Yes, you heard it right. I have a neck for creating Franken-recipes. If you followed my instagram, you would have witnessed some of the epic disasters. You only learn by failing. And if you fail often, you learn much. This, however was one of those happy accidents that came from a calculated risk. Having fallen in love with steel-cut oats a week ago, I have been imagining possibilities with my new found ingredient.
Cooking steel-cut oats takes time. But thanks to social media, some friends have told me to soak them overnight for a quicker cooking process the next day. It totally works.
Steel-cut oats have a very different texture from rolled instant oats. Rolled oats takes just 2 minutes to cook in the microwave but they won't work the same for this particular recipe. Steel-cut oats have a similar tasting note and texture to brown rice. Only difference is that it is a lot more glutinous after cooking, without actually being a glutinous grain.
Congee is basic classic asian breakfast. We call it porridge but in the west, especially in Australia, it means oatmeal porridge. I've basically created a bastard child of the two. Not sure if I am the only doing this.
Century egg is one of those acquired tastes. You either love it or hate it. Like durian. But if you are true blue asian, chances are, you grew up with this black looking abomination. And you know this is good shit!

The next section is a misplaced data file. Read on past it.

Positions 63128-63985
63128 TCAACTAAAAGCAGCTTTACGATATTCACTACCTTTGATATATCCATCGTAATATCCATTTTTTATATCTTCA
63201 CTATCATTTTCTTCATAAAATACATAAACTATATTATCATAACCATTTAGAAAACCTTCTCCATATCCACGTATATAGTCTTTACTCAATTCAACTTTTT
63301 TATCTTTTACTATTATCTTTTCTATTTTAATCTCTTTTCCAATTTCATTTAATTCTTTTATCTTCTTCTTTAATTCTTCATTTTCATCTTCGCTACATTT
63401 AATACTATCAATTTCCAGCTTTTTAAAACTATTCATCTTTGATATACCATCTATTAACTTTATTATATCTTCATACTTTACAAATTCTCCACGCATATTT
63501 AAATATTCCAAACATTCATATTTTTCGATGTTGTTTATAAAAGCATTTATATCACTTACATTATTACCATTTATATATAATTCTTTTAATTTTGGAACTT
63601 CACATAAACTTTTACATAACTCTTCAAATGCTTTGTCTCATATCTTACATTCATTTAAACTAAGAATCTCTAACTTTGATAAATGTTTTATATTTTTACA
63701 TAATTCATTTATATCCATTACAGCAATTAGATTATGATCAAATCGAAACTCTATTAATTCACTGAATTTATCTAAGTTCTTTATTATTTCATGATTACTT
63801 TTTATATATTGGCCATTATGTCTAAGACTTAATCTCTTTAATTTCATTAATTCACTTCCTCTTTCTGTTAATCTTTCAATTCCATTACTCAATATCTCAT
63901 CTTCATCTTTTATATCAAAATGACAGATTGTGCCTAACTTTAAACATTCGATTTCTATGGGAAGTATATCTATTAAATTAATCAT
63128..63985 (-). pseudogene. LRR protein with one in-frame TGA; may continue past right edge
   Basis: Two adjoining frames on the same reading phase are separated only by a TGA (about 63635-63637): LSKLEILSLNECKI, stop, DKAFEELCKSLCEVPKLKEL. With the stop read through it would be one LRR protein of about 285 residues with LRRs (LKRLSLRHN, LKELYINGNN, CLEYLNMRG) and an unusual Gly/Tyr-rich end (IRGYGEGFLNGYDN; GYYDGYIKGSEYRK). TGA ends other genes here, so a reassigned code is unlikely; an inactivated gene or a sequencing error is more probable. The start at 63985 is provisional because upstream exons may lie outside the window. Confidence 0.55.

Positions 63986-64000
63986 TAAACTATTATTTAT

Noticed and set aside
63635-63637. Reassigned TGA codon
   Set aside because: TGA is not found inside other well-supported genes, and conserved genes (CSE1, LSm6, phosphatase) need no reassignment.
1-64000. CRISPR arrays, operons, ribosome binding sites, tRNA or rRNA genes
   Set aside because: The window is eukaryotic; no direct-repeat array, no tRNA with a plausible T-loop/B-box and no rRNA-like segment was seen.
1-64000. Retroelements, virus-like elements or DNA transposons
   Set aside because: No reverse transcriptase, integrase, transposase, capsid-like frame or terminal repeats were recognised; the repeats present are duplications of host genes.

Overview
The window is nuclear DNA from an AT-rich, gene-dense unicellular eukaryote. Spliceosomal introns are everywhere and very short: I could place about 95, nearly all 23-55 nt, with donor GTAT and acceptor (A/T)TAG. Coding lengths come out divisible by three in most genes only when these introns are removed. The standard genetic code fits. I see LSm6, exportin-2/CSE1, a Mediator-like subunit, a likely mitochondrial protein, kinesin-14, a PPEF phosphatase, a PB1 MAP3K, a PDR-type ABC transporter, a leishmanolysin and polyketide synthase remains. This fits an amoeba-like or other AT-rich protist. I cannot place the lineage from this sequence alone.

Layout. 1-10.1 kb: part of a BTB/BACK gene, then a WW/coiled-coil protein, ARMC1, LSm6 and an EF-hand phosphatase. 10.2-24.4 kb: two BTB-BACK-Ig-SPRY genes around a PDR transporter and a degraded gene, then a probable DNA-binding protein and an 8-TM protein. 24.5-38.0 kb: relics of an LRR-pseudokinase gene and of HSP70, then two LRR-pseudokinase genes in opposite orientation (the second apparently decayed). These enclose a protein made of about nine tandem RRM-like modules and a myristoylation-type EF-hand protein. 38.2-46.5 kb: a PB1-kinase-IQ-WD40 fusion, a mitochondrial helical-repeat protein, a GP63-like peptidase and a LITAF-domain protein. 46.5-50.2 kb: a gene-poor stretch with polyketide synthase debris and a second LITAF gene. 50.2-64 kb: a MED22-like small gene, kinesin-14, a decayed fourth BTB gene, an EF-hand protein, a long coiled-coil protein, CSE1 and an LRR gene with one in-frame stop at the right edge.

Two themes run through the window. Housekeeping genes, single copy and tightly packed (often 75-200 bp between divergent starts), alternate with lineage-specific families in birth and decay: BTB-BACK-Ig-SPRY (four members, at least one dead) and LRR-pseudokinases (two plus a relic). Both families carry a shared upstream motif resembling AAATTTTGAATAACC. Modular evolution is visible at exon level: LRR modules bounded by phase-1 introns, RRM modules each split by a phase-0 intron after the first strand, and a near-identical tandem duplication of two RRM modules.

Treat steel-cut oats like you would any cooked rice and season it as you would any congee. The result is amazing. Does not leave you feeling bloated and actually is a healthy alternative. Except the century egg, perhaps. But that's debatable.
Just remember, use Steel-Cut Oats. Rolled/Instant oats will not give you the same results.
Century Egg Oats Congee
- 1 cup steel cut oats (soaked and drained)
- 3 cups boiling water
- 1 pinch of salt
- 2 Fresh Eggs, beaten
- 2 Century Eggs, peeled and chopped
- 1 tbsp Soy sauce
- 1 tbsp Chinese cooking wine
- 1 tbsp Oyster Sauce
- White pepper
- Shallots/Spring Onions
- Sesame Oil
- Pre-Soak oats overnight in fridge (or minimum 2 hours) and drain just before cooking.
- Bring 2 cups water to boil in a sauce pot.
- Add drained oats as water comes to a boil. Add a pinch of salt.
- Turn down to medium heat and let simmer for 10 minutes. Oats should thicken towards a glutinous state.
- Stir in soy sauce, chinese cooking wine and an additional cup of (preferably hot) water and let simmer for additional 5 mins.
- Stir in beaten egg, followed by chopped century egg.
- Turn off heat, drizzle with sesame oil, garnish with cilantro, shallots, sprinkle some white pepper and serve.
Serves 2 or more.
Congee has so many variations. I'm going to try with pork mince, fish and other asian congee varieties. I encourage you to franken-recipe with me. Let me know how you go in the comments section below!
Asian Australian food adventures in and out of the kitchen. Around the world. Like an oyster searching for it's pearl.